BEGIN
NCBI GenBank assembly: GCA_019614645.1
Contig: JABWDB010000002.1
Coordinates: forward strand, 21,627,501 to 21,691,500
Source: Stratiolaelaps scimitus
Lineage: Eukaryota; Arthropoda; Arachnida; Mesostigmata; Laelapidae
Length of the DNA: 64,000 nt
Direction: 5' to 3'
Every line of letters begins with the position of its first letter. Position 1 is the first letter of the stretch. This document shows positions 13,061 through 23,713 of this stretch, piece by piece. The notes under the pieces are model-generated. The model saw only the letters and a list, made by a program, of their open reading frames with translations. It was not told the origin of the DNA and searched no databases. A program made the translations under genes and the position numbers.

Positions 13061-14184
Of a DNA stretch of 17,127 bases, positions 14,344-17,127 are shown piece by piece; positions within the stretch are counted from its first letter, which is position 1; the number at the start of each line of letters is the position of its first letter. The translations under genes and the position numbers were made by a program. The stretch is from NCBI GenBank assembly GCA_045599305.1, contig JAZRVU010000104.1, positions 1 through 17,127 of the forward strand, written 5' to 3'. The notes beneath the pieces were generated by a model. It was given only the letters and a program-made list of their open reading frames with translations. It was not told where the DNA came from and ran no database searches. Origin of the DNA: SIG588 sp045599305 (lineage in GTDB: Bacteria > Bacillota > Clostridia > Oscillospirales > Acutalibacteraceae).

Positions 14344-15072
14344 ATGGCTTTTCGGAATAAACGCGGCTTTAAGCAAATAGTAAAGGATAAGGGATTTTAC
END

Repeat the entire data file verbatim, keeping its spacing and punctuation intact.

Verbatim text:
NCBI GenBank assembly: GCA_019614645.1
Contig: JABWDB010000002.1
Coordinates: forward strand, 21,627,501 to 21,691,500
Source: Stratiolaelaps scimitus
Lineage: Eukaryota; Arthropoda; Arachnida; Mesostigmata; Laelapidae
Length of the DNA: 64,000 nt
Direction: 5' to 3'
Every line of letters begins with the position of its first letter. Position 1 is the first letter of the stretch. This document shows positions 13,061 through 23,713 of this stretch, piece by piece. The notes under the pieces are model-generated. The model saw only the letters and a list, made by a program, of their open reading frames with translations. It was not told the origin of the DNA and searched no databases. A program made the translations under genes and the position numbers.

Positions 13061-14184
Of a DNA stretch of 17,127 bases, positions 14,344-17,127 are shown piece by piece; positions within the stretch are counted from its first letter, which is position 1; the number at the start of each line of letters is the position of its first letter. The translations under genes and the position numbers were made by a program. The stretch is from NCBI GenBank assembly GCA_045599305.1, contig JAZRVU010000104.1, positions 1 through 17,127 of the forward strand, written 5' to 3'. The notes beneath the pieces were generated by a model. It was given only the letters and a program-made list of their open reading frames with translations. It was not told where the DNA came from and ran no database searches. Origin of the DNA: SIG588 sp045599305 (lineage in GTDB: Bacteria > Bacillota > Clostridia > Oscillospirales > Acutalibacteraceae).

Positions 14344-15072
14344 ATGGCTTTTCGGAATAAACGCGGCTTTAAGCAAATAGTAAAGGATAAGGGATTTTAC